Dry creek, frequently wet!
The bigger problem for us (aesthetics, frankly, are easier) is a vegetable garden. Tomatoes in this area are prone to a number of blights and other problems, but they taste too good to not plant! Lots of our other favorites also prefer "light or well-drained" soil and of course they need good sun. Good sun that isn't sitting under a
. So our main veggie plot, situated on our west side in limited, but sunny, space was in a raised bed. That bed was the remains of an old play area from the previous homeowners and was achieving an advanced state of decomposition. Time to re-do!
One of my goals with the new bed would be to raise it enough to make it comfortable to sit on the edges--an accommodation for aging gardeners. My other goal was to construct it in such a way as to use up as many scraps of lumber I'd been hoarding as I possibly could. I decided on a height of 14" plus the cap board, which would make it 15 1/2" total. The additional height would also help in keeping soil out of our local "flood path," a dry creek bed that funnels water around the house during downpours.
In the photo at right, you can see the vertical "inner wall" of the new bed. This wall is sacrificial, untreated wood. Having seen what the bugs did to my scraps in the first raised bed, I know the end result will be worth it. I used leftover flooring, boards from pallets, just about anything in a 1"x6" board left in my shed. We had purchased a sourwood tree for the front yard that came in a wooden "pot." The root development was so much nicer than the standard potted tree that I have to believe that it preferred the environment created by the wooden box to the environment created by black plastic. Hence the double-walled new bed!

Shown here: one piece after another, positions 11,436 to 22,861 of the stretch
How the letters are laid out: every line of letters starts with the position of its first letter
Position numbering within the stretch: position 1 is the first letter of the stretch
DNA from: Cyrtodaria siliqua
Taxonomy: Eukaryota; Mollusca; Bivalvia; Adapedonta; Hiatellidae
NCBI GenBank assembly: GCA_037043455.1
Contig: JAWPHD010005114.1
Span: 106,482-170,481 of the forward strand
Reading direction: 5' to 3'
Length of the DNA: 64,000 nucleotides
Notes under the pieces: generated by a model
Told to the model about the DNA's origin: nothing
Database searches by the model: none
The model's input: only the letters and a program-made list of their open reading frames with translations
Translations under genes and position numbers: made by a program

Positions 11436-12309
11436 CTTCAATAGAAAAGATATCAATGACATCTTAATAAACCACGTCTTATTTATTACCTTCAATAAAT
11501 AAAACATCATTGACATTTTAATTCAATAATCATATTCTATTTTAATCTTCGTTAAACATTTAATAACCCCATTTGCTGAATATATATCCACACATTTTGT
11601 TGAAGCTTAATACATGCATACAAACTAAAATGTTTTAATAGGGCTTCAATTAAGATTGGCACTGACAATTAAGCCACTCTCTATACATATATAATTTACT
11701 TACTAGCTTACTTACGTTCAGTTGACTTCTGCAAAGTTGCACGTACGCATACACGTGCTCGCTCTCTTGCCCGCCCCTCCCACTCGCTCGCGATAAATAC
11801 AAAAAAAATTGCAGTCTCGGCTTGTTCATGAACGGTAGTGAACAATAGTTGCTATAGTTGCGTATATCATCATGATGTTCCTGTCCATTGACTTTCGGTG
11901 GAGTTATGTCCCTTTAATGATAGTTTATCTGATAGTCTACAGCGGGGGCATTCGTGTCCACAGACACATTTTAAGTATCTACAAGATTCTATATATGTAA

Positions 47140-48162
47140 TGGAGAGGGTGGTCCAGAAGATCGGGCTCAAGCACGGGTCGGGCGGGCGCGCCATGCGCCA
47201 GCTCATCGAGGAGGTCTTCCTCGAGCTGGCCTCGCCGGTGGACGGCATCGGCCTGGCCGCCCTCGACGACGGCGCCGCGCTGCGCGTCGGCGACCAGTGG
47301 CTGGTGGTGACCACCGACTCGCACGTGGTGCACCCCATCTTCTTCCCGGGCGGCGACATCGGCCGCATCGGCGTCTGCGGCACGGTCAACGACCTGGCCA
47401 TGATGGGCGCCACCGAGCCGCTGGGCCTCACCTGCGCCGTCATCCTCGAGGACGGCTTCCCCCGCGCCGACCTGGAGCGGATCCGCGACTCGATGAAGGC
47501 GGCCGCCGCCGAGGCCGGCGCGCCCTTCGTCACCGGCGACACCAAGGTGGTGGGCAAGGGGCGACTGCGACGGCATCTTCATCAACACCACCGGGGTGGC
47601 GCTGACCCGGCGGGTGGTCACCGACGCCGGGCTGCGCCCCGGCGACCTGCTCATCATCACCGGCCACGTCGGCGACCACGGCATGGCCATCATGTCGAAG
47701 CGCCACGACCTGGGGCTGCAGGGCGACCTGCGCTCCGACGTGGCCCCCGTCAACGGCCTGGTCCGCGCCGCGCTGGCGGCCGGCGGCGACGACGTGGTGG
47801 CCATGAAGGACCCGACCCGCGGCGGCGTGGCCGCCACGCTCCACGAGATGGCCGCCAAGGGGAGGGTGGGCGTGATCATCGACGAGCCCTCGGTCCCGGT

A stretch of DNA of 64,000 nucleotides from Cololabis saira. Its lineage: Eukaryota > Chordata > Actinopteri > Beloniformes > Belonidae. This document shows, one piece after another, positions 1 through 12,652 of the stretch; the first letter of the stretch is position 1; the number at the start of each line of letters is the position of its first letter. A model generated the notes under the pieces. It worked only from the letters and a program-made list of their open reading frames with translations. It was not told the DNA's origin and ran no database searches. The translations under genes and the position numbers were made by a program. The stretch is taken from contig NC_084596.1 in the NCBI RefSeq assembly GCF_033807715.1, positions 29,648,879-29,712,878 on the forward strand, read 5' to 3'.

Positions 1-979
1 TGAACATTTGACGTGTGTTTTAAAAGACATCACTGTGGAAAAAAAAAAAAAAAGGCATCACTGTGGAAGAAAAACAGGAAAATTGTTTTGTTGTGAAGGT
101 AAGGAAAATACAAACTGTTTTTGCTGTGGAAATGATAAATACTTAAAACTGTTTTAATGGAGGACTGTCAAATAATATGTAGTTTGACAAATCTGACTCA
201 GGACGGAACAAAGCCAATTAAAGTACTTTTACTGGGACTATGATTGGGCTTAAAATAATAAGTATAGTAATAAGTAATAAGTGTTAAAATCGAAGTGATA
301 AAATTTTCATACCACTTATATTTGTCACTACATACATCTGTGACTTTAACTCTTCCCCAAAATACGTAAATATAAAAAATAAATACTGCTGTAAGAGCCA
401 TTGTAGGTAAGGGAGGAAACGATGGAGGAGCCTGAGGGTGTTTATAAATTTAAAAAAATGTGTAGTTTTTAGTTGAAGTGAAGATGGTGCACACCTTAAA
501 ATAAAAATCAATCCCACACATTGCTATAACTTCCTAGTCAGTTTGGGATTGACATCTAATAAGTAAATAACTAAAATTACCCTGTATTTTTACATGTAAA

The interior dimensions of the bed were dictated by the existing soil footprint, making it an odd approximately 5'x8' foot bed. A raised section in the middle planted with strawberries makes it easier to reach in for harvest. Structurally, the bed is constructed with treated 4"x4" corner posts with 2"x4" treated dimensional lumber stretched between them. The soil side of the bed was created using any scrap of 1"x material (boards that are actually 3/4" of an inch thick) that was untreated and not long enough to use for anything else. Each "wall" was created separately, using 16 gauge 1 1/2" galvanized nails and a pneumatic nailer to attach the short pieces to the 2"x4" top (flush with top of posts) and bottom (1" above soil level). An appropriate gap was left at each end until the new piece of wall was fitted into place so that the 2"x 4"s could be attached to the corner posts (using screws and
). You can see from the photo how the inner and outer walls of lumber surround the treated 2"x4" so that no treated lumber is in contact with the veggie soil.
Black Locust wood frames the outside, with 2"x6" boards recycled from a friend's old shed caps the wall.
The final product should hold up for a good number of years. After the inner wall decays, the outer wall, made from
, should still be there for a good long while. Take that, rainforest! :)